Can Blockchain Boost Air Travel Security | Blockchain Council
The Blockchain is one of the most significant technological revolutions of the present time. Despite having a recent origin and being at a stage of infancy, this technology has shown prospects to be the next big thing. From managing inventory to supply chain management to a financial transaction, Blockchain finds application in all niches. Well, our agenda of discussion in this blog is its use to boost air travel security. We all know that the air travel industry has a lot of information and database. Thus, it becomes crucial for the industry to adopt measures which can ensure safety and security of this information. From travel booking, immigration at hotels, airports, etc. and many other databases lies with the air travel industry which makes data sharing an integral part of this industry. Thus, they need to run through complicated data reconciliation process between various systems to ensure operations, security and facilitate the successful departure of the traveler. Each airline system has a mixed data which facilitate travel. The successful functioning of airlines is a result of coming together of a multitude of systems and sharing the information. Thus, to ensure a seamless flow of information, it is important that every information related to the traveler is easily accessible. Hence, we need a system in place which can ensure this. Blockchain, as we all know is a distributed ledger which has all the information can work wonders when it comes to air travel industry. Lets have a quick look at how some of the companies have proposed the idea of using Blockchain Technology in the airline industry. Since all the data in the Blockchain is immutable and unalterable, it remains safe and secure. Key features of Blockchain which make it a perfect solution for boosting se Continue reading >>
Travel Industry Eyes Blockchain Potential For Fees, Delays, Lost Bags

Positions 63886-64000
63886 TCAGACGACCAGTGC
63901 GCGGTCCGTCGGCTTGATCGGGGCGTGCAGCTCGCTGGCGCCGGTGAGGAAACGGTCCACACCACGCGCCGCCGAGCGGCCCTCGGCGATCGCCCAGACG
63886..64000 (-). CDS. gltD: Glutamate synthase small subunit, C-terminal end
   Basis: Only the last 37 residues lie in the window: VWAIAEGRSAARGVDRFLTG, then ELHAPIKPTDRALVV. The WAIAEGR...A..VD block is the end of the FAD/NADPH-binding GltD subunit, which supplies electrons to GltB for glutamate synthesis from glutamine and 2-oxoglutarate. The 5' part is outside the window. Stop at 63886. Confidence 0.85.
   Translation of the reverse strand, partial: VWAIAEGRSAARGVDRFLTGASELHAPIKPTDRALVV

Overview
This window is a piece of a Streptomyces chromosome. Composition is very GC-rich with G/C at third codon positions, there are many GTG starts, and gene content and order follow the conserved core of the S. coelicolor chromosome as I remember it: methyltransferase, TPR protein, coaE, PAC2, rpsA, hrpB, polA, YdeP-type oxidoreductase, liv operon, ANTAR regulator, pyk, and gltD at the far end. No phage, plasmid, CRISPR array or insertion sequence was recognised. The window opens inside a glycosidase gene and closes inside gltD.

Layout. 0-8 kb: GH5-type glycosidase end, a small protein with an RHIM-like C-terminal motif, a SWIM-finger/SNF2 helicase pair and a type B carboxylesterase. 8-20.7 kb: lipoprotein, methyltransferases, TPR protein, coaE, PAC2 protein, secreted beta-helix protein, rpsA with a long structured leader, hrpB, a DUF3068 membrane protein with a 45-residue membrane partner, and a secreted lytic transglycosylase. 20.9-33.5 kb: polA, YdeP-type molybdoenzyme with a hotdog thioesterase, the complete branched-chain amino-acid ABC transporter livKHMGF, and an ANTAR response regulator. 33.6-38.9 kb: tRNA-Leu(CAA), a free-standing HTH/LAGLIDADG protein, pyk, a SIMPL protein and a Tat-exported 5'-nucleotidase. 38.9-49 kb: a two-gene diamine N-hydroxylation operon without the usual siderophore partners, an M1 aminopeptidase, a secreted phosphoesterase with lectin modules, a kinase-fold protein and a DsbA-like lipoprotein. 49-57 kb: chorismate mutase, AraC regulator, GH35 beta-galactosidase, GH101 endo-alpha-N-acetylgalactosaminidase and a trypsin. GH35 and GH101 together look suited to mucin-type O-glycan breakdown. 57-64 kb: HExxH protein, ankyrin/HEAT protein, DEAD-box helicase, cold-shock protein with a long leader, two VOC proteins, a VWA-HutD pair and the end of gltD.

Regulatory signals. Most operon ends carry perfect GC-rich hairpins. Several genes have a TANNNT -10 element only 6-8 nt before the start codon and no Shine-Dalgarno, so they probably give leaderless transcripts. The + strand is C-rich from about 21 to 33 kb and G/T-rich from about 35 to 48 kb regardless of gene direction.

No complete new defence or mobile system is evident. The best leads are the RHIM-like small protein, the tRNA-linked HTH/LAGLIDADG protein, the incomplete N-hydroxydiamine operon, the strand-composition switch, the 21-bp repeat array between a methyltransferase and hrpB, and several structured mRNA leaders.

Travel industry eyes blockchain potential for fees, delays, lost bags BERLIN (Reuters) - Blockchain technology has the potential to shake up the travel industry by giving airlines and hotels a way to bypass controlling intermediaries like Expedia ( EXPE.O ) or Amadeus ( AMA.MC ) and gain better access to customer data. FILE PHOTO: An Air New Zealand aircraft takes off from Auckland Airport alongside a Singapore Airlines cargo plane during fuel shortages in New Zealand, September 20, 2017. REUTERS/Nigel Marple/File Photo Major players including Lufthansa ( LHAG.DE ) and citizenM hotels are partnering with startups and talking to large corporate clients about whether they can do group bookings via blockchain instead of using middlemen, who charge up to 25 percent of ticket or room prices in fees. Blockchain, which functions as an online record-keeping system maintained by a group of peers rather than a central agency or authority, also offers new business opportunities in tracking bags and flight delays. Because transaction data is openly available and not controlled by any one party, blockchain offers an opportunity to build new platforms that can connect travel providers and customers more directly and replace decades-old technology. We see a lot of business potential from the very nature of blockchain being decentralized by construction, removing the middleman by design. That looks very fruitful potentially, Xavier Lagardere, head of distribution at Lufthansa Group Hub Airlines told Reuters. The travel industry joins financial, mining, energy trading firms and others in looking at the potential for blockchain technology when it comes to simplifying processes, cutting out middlemen or tracking goods. One travel blockchain company that has partnered with major players i Continue reading >>
Canada And The Netherlands To Trial Biometrics And Blockchain For Air Travel